Below, please find the latest High-Volume ETF Cutline report, which shows how far above or below their respective long-term trend lines (39-week SMA) my currently tracked ETFs are positioned.
This report covers the HV ETF Master List from Thursday’s StatSheet and includes 322 High Volume ETFs, defined as those with an average daily volume of more than $5 million, of which currently 84 (last week 73) are hovering in bullish territory. The yellow line separates those ETFs that are positioned above their trend line (%M/A) from those that have dropped below it.
Despite a heroic attempt to pump the market into another green close, the computer algos pushed the major indexes back toward their respective unchanged lines, but not much was gained, as the bullish theme ran out of steam ahead of the upcoming Memorial Day weekend.
However, for the week, the S&P 500 managed to not only gain some 3% but also slip into the positive for the month, after the bears had threatened to reverse the bullish trend on 5/13.
Of course, as I posted on many occasions, the Central Banks (CBs) are behind this enormous rebound off the March lows, and BofAs Michael Harnett in his latest Flow Show report pointed to this fact:
In the past 8 weeks, central banks have been buying $2.4 billion per hour of financial assets.
As Deutsche Bank calculates, the combined G-10 central bank balance sheet is now above $20 trillion, catching up to its trendline since the financial crisis after stagnating around $16 trillion for the past two years…
If you had thought that the Fed acted as a lone ranger, accept that this enormous pumping effort of financial assets is a global phenomenon and not just limited to the US.
That means the Fed and the global banks have engaged in never-ending “emergency measures” to support financial assets, ever since the Great Recession came to an end some 10 years ago. Of course, those originally planned to be temporary measures became permanent ones, since none of the initial problems, namely too much debt, were ever addressed and fixed.
This week’s push higher was supported by optimism about the reopening of the economies, along with a slow but steady rebound in activity. Consensus has priced in a “U” or “W” shaped recovery, but should that not happen, watch out below.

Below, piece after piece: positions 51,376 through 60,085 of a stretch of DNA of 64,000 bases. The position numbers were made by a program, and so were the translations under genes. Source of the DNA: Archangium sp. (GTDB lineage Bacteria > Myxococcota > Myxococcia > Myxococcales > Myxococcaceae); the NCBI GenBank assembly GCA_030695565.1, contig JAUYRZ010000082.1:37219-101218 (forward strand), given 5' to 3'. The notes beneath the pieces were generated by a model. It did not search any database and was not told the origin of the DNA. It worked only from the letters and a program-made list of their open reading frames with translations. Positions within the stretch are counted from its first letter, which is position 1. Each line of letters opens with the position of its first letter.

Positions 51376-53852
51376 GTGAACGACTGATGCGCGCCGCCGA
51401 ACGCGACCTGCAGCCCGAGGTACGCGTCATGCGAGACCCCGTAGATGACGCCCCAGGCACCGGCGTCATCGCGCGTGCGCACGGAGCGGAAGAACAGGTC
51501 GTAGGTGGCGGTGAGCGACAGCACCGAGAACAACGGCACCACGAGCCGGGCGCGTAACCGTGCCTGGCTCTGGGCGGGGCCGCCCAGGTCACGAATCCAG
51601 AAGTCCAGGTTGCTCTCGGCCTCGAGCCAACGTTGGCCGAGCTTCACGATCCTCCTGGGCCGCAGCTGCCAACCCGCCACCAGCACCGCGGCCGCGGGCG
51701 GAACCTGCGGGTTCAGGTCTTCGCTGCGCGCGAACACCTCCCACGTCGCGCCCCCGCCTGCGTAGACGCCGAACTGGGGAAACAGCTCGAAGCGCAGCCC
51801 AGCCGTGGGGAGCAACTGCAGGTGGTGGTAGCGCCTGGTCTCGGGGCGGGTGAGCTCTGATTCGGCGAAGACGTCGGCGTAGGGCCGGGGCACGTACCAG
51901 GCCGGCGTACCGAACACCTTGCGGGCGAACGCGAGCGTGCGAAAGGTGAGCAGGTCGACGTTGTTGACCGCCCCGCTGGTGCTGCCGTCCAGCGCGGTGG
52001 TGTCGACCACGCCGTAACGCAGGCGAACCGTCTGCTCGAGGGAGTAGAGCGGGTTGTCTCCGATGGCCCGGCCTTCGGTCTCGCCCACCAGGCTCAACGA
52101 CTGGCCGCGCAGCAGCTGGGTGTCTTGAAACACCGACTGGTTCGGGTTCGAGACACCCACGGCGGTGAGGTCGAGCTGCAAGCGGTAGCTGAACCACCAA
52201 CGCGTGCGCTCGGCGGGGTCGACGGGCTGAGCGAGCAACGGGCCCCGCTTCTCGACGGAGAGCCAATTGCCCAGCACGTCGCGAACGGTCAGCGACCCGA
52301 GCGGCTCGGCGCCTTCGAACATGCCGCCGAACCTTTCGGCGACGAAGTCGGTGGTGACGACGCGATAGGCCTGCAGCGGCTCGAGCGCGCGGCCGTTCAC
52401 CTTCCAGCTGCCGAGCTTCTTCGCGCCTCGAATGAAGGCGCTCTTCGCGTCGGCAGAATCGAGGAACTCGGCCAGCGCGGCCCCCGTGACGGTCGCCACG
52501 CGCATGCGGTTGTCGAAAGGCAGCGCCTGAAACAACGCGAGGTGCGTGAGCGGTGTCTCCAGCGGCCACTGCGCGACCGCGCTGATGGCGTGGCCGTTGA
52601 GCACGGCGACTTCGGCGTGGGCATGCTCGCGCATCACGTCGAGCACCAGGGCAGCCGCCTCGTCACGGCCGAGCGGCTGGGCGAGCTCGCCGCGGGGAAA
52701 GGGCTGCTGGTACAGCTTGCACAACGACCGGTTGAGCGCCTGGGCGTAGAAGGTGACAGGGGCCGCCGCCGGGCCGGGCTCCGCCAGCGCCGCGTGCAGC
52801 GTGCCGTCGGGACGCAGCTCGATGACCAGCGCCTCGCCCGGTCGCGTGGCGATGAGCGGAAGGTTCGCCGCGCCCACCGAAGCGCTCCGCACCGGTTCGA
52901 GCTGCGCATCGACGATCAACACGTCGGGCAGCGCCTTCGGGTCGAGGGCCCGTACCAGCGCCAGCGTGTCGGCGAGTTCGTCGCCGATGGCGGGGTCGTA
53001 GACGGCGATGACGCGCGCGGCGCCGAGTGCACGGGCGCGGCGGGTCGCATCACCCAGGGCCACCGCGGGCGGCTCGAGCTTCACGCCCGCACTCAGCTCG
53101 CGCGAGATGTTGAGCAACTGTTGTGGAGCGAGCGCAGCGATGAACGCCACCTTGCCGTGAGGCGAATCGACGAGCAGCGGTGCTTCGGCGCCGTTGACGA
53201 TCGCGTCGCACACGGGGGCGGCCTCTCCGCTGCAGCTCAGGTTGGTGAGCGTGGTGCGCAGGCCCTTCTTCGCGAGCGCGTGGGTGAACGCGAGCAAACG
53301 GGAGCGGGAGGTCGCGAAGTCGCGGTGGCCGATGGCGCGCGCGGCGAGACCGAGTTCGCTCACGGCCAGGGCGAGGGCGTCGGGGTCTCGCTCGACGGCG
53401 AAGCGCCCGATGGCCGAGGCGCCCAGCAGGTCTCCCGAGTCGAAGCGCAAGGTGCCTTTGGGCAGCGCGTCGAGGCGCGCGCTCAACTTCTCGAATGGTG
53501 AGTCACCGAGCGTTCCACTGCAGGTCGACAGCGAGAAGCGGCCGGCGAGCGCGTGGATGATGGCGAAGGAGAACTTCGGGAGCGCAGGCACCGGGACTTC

Zero Hedge summed up the week like this:
Millions more job losses, thousands more deaths, hundreds more earnings outlooks cut or dismissed, dozens of rancorous threats and promises exchanged between US and China… and still a handful of key US stocks sent the major indices soaring on the week led by Trannies and Small Caps…
With the continued support of the Fed, I expect that we will receive a new Domestic Buy signal soon. However, it is important to realize that you must have an exit strategy established in case the powers to be run out of ammunition, or, the market simply hiccups and revisits the March lows.
1. From the universe of over 1,800 ETFs, I have selected only those with a trading volume of over $5 million per day (HV ETFs), so that liquidity and a small bid/ask spread are assured.
2. Trend Tracking Indexes (TTIs)
Buy or Sell decisions for Domestic and International ETFs (section 1 and 2), are made based on the respective TTI and its position either above or below its long-term M/A (Moving Average). A crossing of the trend line from below accompanied by some staying power above constitutes a “Buy” signal. Conversely, a clear break below the line constitutes a “Sell” signal. Additionally, I use a 7.5% trailing stop loss on all positions in these categories to control downside risk.
3. All other investment arenas do not have a TTI and should be traded based on the position of the individual ETF relative to its own respective trend line (%M/A). That’s why those signals are referred to as a “Selective Buy.” In other words, if an ETF crosses its own trendline to the upside, a “Buy” signal is generated. Since these areas tend to be more volatile, I recommend a wider trailing sell stop of 7.5% -10% depending on your risk tolerance.
If you are unfamiliar with some of the terminology, please see Glossary of Termsand new subscriber information in section 9.
1. DOMESTIC EQUITY ETFs: SELL — since 02/27/2020
Click on chart to enlarge
Our main directional indicator, the Domestic Trend Tracking Index (TTI-green line in the above chart) is now positioned below its long-term trend line (red) by -7.85% after having generated a new Domestic “Sell” signal effective 2/27/20 as posted.
Sometimes you just have to laugh at some of the market idiocy. Today, we had such a moment when Moderna (MRNA), who issued a press release on Monday, which I discussed, as to how 8 healthy young people did not die when given their latest vaccine.
The obvious stock pump turned into a giant dump today and putting all buyers of the hyped secondary offering under water, as this chart by ZH shows. You think there will be class-action lawsuits?
Added Linette Lopez from Business Insider:
It’s a perfect storm of stupid in the stock market right now.